IZZY TAYLOR and Hartacker protected their dressage score of 25.7 to win the 113-strong CCI3*-L at the penultimate British international of the season.
Camilla Behrens’ eight-year-old Hartacker, still only in his second year of eventing, has been knocking on the door in all his runs this season, so the Italianbred son of Spartacus and Izzy were always going to be a force to be reckoned here.
A copybook performance across country saw the pair hold the advantage going into the showjumping, albeit with less than a fence between them and the chasing pack of the next 13.
In winning, Hartacker set the record straight after he was denied victory in the young horse class at Burnham Market by a run-out cross-country, having led the first two phases.
“He’s very sensitive and very much needs a security blanket around him, but he has a beautiful brain and wants to do everything right which is what makes him so lovely to work with,” said Izzy. “He’s so much stronger than he was 12 months ago and he finished well here in tough conditions, so I’m delighted.”
Piggy French piloted last year’s Osberton seven-year-old winner, Sportsfield Top Notch, into second place in his first CCI3*-L. The pair also kept a clean sheet and completed on their dressage score of 26.6. By Harlequin Du Carel, the Michael Hanrahan-bred gelding looked to have grown in confidence since last year’s win.
“He’s one of my favourite horses,” confessed Piggy. “He’s a lovely character and has got the limbs, scope and heart to be a five-star horse. He can have a pole here and there as he can still be quite suspicious of what he sees as scary-looking showjumps so I was delighted to go clear here.”
Third went to 2018 national pony champion Oliver Jackson and Viktor Krum on 28.5. They were slightly off the pace after dressage on 28.5 but, with no added penalties, the pair crept up the leaderboard at their first CCI3*-L.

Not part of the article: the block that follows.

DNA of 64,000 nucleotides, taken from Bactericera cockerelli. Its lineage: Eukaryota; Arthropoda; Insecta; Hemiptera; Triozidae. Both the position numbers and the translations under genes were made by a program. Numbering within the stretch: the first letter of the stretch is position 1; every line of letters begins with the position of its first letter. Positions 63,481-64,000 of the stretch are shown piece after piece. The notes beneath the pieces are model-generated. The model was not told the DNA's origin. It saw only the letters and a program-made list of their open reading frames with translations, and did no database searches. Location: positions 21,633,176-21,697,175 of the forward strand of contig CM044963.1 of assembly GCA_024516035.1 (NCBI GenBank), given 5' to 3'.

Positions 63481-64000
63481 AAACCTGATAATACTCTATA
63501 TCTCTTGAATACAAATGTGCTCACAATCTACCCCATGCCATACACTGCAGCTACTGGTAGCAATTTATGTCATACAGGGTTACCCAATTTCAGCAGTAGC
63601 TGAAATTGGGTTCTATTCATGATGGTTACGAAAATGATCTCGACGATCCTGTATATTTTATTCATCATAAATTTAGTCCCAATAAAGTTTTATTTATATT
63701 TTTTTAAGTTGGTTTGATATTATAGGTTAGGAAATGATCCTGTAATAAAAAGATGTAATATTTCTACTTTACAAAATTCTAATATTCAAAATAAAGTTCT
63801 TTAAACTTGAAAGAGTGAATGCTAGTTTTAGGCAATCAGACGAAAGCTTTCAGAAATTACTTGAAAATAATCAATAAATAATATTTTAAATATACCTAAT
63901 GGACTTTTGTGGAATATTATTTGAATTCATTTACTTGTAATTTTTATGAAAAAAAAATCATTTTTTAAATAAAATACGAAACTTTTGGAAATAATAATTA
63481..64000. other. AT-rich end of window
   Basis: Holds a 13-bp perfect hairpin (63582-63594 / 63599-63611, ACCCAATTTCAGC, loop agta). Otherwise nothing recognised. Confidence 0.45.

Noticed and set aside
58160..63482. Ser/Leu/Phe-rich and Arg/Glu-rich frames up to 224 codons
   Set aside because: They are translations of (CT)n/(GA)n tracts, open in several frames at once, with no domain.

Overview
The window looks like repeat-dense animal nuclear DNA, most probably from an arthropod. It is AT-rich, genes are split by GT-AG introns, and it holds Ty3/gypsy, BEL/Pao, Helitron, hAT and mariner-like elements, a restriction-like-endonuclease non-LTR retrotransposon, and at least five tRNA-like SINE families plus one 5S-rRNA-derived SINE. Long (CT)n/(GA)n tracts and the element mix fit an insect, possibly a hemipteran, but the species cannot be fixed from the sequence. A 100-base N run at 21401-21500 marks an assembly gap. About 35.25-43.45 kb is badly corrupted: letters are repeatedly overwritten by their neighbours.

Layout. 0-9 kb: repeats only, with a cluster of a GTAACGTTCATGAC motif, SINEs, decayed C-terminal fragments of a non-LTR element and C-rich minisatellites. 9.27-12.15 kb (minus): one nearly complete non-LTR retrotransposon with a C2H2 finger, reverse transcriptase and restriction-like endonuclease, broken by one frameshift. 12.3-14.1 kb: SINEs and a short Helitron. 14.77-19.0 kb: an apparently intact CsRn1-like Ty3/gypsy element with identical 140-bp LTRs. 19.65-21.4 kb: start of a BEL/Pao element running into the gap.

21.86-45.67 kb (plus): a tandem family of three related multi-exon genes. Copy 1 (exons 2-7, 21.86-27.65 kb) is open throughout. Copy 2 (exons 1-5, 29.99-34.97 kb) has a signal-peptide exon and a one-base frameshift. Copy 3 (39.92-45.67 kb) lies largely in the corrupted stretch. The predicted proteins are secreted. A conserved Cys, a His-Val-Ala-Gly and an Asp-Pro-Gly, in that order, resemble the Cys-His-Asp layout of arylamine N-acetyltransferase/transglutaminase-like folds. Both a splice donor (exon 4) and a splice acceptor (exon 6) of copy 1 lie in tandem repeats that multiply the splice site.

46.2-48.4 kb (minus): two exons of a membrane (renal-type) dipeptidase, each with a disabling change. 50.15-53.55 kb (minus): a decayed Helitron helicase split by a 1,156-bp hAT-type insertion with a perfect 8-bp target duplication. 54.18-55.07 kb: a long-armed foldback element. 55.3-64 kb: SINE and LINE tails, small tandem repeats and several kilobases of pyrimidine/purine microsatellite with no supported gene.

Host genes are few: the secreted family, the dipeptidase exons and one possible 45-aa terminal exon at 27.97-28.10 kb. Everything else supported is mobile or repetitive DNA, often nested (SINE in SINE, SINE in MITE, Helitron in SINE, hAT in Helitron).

The cross-country phase in this section got off to an eventful start with three out of the first four combinations incurring glance-offs at fence 10b, the middle corner element of the Investec Cubes. This three-part combination comprised a large white box to the corner, followed to another white box, all on a curving, slightly downhill line.
It proved to be the most influential complex on the track, with a total of 20 horses picking up jumping penalties. A further dozen blotted their copybooks at each of the pair of offset brushes at fences 13 and 14 and the arrowhead coming out of the water at fence 23.
Harry Meade had a fall at fence three with Merrywell Tradition and was dragged when his foot got caught in the stirrup, suffering repeated kicks to the head. He suffered lacerations and significant bruising to his shoulders, neck and face, as well as a suspected fracture to his jaw and a broken right arm, which was operated on on Monday.
You can read up to 3 premium stories before you subscribe to Magzter GOLD
Log in, if you are already a subscriber
Get unlimited access to thousands of curated premium stories, newspapers and 5,000+ magazines
READ THE ENTIRE ISSUE
October 15, 2020